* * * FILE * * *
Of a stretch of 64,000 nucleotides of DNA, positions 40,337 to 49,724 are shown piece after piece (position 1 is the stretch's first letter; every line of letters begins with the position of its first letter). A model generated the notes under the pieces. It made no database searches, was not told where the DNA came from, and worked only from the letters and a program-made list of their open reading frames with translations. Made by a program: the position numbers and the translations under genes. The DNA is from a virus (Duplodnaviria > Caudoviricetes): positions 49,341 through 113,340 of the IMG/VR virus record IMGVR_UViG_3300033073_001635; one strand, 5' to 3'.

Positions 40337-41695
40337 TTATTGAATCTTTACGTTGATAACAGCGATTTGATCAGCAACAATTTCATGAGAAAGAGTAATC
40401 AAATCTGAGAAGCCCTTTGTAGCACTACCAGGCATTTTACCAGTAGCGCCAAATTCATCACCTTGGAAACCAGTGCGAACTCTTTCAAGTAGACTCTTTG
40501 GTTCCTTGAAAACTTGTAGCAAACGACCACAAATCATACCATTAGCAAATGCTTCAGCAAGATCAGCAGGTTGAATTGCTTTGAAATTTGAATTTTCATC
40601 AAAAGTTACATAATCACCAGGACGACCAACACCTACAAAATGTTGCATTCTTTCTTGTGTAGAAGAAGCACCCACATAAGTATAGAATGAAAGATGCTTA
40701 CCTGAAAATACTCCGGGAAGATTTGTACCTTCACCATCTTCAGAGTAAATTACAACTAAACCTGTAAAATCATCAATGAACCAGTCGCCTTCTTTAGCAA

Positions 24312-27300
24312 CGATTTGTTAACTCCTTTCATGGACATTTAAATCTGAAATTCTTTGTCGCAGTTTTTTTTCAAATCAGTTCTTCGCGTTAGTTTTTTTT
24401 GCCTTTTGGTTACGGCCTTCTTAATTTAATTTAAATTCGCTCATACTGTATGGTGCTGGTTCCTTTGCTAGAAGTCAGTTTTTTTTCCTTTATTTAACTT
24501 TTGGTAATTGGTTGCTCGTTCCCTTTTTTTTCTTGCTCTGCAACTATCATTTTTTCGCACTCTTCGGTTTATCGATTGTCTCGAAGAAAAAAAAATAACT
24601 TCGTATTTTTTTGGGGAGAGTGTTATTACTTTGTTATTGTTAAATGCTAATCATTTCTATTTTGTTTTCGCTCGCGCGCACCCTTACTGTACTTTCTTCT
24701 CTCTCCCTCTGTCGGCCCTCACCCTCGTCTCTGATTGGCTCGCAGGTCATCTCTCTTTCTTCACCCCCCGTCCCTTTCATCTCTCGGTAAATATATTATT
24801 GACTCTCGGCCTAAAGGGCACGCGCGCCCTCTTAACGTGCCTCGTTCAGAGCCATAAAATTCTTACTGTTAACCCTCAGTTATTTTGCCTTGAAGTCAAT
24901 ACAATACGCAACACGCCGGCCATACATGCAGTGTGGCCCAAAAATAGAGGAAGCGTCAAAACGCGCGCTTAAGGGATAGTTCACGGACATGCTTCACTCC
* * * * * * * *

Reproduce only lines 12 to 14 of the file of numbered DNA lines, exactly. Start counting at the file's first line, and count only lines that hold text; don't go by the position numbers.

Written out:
24601 TCGTATTTTTTTGGGGAGAGTGTTATTACTTTGTTATTGTTAAATGCTAATCATTTCTATTTTGTTTTCGCTCGCGCGCACCCTTACTGTACTTTCTTCT
24701 CTCTCCCTCTGTCGGCCCTCACCCTCGTCTCTGATTGGCTCGCAGGTCATCTCTCTTTCTTCACCCCCCGTCCCTTTCATCTCTCGGTAAATATATTATT
24801 GACTCTCGGCCTAAAGGGCACGCGCGCCCTCTTAACGTGCCTCGTTCAGAGCCATAAAATTCTTACTGTTAACCCTCAGTTATTTTGCCTTGAAGTCAAT